What is IVDD?
Intervertebral disc disease (IVDD), also known as dog IVDD, refers to disc disease in dogs characterized by a progressively deteriorating joint problem that affects the spaces between the vertebrae that constitute the dog’s spinal column. IVDD, an intervertebral disk disease in dogs, usually makes the discs between the vertebrae harden and become brittle, thereby making it unable to cushion the vertebrae.
The spinal cord is tremendously sensitive, and it plays a very vital role in the conduction and transmission of nerve signals throughout the body, especially to a dog’s fore and hind limbs. If the spinal cord is injured in some way, a dog can develop paresis or even paralysis. The location of the spinal cord injury determines how many limbs will be affected.
For example, if the spinal injury occurs in the neck region, all four limbs can show signs of paresis or paralysis. However, if the spinal injury occurs at the chest or lower back regions, only the hind limbs may appear abnormal.
Of all the breeds genetically susceptible to IVDD, Dachshund, French bulldog, Lhasa Apso, Pekinese, Pomeranian, Poodle and Shih Tzu, shepherd dog and Labrador retriever are most prone.
IVDD Symptoms in dogs
Intervertebral disc disease in dogs symptoms includes diarrhea, loss of weight, lethargy, holding the head in an upright, stiff position, touch sensitivity, abdominal pain and pain or weakness within the rear legs.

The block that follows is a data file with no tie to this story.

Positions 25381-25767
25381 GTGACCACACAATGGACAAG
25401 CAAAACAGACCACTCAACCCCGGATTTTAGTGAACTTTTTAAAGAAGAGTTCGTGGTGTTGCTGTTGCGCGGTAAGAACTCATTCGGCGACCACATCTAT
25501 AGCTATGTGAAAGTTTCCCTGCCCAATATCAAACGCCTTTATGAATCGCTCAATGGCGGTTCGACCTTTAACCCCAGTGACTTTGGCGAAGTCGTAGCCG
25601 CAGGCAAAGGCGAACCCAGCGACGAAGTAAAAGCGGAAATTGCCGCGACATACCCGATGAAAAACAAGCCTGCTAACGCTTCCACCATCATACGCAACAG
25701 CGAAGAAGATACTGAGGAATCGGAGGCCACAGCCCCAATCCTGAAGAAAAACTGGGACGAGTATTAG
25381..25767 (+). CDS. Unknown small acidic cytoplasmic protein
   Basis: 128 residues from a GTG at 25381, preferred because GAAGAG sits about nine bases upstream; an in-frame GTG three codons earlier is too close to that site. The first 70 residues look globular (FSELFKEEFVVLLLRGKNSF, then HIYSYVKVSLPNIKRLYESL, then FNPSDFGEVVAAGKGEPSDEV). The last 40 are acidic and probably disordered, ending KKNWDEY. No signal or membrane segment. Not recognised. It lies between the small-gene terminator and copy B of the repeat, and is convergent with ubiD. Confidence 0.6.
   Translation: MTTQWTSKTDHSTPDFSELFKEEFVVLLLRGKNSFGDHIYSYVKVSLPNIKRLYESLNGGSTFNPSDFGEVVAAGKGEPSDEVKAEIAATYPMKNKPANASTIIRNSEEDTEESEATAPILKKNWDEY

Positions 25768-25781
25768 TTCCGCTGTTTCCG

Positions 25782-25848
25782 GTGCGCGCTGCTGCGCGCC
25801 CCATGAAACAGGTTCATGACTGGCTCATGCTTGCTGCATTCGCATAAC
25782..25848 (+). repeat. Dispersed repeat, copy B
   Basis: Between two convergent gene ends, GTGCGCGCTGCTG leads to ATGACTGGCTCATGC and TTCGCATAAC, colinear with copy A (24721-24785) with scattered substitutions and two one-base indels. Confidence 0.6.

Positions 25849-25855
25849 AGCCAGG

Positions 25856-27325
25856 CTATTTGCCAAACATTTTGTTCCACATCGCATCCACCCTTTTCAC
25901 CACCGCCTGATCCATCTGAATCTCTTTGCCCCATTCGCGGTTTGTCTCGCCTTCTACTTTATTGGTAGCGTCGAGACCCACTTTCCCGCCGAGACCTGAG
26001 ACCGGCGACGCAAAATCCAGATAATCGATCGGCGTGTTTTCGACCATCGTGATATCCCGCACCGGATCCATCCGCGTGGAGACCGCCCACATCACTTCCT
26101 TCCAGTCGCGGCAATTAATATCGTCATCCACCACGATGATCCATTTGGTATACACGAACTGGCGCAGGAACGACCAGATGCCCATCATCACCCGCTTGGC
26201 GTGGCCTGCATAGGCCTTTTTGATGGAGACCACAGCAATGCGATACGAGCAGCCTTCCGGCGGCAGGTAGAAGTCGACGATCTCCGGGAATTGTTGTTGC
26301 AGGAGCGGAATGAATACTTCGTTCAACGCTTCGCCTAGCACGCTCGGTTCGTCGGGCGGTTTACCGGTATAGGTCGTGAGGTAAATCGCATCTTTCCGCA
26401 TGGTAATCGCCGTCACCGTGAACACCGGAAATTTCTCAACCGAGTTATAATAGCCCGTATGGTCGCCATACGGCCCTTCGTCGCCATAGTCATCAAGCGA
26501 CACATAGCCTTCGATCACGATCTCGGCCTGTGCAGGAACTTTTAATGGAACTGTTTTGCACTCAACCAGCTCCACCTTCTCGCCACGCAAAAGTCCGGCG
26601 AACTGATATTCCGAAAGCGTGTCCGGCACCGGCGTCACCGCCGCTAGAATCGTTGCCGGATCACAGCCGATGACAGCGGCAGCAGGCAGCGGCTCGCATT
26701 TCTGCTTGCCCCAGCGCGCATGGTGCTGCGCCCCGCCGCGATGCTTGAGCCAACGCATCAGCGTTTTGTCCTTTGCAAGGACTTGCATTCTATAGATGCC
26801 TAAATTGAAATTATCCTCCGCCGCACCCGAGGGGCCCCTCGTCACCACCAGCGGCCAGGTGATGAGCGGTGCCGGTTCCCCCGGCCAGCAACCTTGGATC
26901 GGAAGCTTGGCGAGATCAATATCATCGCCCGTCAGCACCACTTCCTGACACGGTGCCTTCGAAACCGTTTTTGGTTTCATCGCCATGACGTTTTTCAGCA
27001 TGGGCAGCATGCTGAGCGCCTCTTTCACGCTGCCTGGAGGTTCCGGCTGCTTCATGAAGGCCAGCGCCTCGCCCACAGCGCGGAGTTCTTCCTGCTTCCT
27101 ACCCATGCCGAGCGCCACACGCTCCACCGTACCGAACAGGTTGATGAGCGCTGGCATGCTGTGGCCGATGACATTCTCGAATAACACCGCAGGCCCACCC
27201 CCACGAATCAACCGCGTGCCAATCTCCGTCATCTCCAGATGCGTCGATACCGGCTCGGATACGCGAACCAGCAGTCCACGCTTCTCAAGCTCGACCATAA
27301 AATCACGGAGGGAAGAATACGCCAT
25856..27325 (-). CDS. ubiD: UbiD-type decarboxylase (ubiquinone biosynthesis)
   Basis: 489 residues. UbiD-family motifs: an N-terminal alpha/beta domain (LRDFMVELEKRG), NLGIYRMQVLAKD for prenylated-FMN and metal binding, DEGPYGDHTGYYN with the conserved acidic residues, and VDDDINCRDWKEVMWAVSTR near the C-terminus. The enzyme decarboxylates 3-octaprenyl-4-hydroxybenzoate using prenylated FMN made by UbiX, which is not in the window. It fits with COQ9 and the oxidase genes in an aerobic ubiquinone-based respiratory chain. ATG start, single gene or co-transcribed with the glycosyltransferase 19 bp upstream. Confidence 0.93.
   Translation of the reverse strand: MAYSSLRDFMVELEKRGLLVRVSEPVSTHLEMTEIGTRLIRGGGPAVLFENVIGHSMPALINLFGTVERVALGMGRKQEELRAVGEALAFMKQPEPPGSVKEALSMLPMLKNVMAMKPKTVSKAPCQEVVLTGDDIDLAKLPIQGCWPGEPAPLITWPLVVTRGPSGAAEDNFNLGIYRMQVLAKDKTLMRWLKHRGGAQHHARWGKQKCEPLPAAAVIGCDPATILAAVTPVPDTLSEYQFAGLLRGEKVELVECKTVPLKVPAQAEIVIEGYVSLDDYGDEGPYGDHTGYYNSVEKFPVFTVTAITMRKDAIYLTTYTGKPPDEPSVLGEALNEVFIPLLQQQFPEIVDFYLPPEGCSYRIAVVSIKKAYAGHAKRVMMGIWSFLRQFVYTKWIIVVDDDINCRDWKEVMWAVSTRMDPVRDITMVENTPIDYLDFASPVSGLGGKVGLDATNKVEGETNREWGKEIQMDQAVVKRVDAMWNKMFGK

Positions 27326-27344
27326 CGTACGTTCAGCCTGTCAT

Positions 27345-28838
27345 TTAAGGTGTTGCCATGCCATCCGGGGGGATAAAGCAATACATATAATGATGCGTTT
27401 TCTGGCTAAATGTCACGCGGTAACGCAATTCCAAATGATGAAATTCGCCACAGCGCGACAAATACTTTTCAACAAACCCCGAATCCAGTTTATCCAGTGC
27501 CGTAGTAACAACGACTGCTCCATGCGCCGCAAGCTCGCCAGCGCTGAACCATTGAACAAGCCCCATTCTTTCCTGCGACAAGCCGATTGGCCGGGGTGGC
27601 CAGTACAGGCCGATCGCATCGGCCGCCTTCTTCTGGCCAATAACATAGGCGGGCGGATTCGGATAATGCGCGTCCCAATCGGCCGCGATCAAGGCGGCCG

Can a dog recover from IVDD without surgery and how long does it take?
The Intervertebral disc disease dog treatment approach usually depends on the stage or level of IVDD. Intervertebral disc disease in dogs’ treatment could either be surgical or non-surgical. The severity of the symptoms the dog is displaying directly correlates to the treatment approach. Intervertebral disc disease (IVDD) is graded on a scale of one to five based on symptoms.
In grade one, the dog is experiencing pain but has no change in gait and no neurologic deficits. In grade two, the dog experiences pain, weakness, and decreased sense of body position.
Grades three and four worsen incrementally. By grade five, the dog can no longer move either the back legs, front legs, or both and usually cannot urinate normally.
In stages one, two and three of IVDD, conservative treatment is usually recommended. This usually involves rest and oral medications such as muscle relaxers and steroids for the pain. Most dog owners usually prefer IVDD dog treatment without surgery because of the expensive IVDD surgery cost.
However, conservative treatment should not even be considered for dogs in stages four and five because time is critical. Dogs with paresis have better odds of full recovery once they have surgery, and dogs with paralysis cannot go for up to twenty-four hours without surgery. Otherwise, their paralysis will be permanent. After that, physiotherapy is very important to assist the dog with mobility. Alternating use of pain medications could also be needed, and long-term use of joint supplements might be necessary.